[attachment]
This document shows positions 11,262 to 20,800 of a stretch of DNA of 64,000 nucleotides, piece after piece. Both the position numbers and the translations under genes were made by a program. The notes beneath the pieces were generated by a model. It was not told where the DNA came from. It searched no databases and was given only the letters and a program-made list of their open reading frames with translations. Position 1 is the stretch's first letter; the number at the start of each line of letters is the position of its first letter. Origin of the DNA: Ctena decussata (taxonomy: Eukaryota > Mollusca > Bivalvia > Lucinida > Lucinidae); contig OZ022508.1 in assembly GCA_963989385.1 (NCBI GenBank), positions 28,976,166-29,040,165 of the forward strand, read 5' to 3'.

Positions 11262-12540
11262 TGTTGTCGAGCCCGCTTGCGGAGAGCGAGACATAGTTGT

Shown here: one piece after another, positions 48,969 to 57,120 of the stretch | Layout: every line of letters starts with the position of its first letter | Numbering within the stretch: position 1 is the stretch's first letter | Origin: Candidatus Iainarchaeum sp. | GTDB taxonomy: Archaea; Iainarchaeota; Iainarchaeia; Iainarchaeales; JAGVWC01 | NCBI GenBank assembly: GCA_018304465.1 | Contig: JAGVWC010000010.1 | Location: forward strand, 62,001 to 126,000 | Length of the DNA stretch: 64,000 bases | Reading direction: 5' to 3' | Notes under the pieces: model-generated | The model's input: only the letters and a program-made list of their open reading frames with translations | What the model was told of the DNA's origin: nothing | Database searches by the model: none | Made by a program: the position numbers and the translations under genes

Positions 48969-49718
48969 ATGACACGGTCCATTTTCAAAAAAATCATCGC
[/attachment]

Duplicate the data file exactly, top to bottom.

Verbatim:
This document shows positions 11,262 to 20,800 of a stretch of DNA of 64,000 nucleotides, piece after piece. Both the position numbers and the translations under genes were made by a program. The notes beneath the pieces were generated by a model. It was not told where the DNA came from. It searched no databases and was given only the letters and a program-made list of their open reading frames with translations. Position 1 is the stretch's first letter; the number at the start of each line of letters is the position of its first letter. Origin of the DNA: Ctena decussata (taxonomy: Eukaryota > Mollusca > Bivalvia > Lucinida > Lucinidae); contig OZ022508.1 in assembly GCA_963989385.1 (NCBI GenBank), positions 28,976,166-29,040,165 of the forward strand, read 5' to 3'.

Positions 11262-12540
11262 TGTTGTCGAGCCCGCTTGCGGAGAGCGAGACATAGTTGT

Shown here: one piece after another, positions 48,969 to 57,120 of the stretch | Layout: every line of letters starts with the position of its first letter | Numbering within the stretch: position 1 is the stretch's first letter | Origin: Candidatus Iainarchaeum sp. | GTDB taxonomy: Archaea; Iainarchaeota; Iainarchaeia; Iainarchaeales; JAGVWC01 | NCBI GenBank assembly: GCA_018304465.1 | Contig: JAGVWC010000010.1 | Location: forward strand, 62,001 to 126,000 | Length of the DNA stretch: 64,000 bases | Reading direction: 5' to 3' | Notes under the pieces: model-generated | The model's input: only the letters and a program-made list of their open reading frames with translations | What the model was told of the DNA's origin: nothing | Database searches by the model: none | Made by a program: the position numbers and the translations under genes

Positions 48969-49718
48969 ATGACACGGTCCATTTTCAAAAAAATCATCGC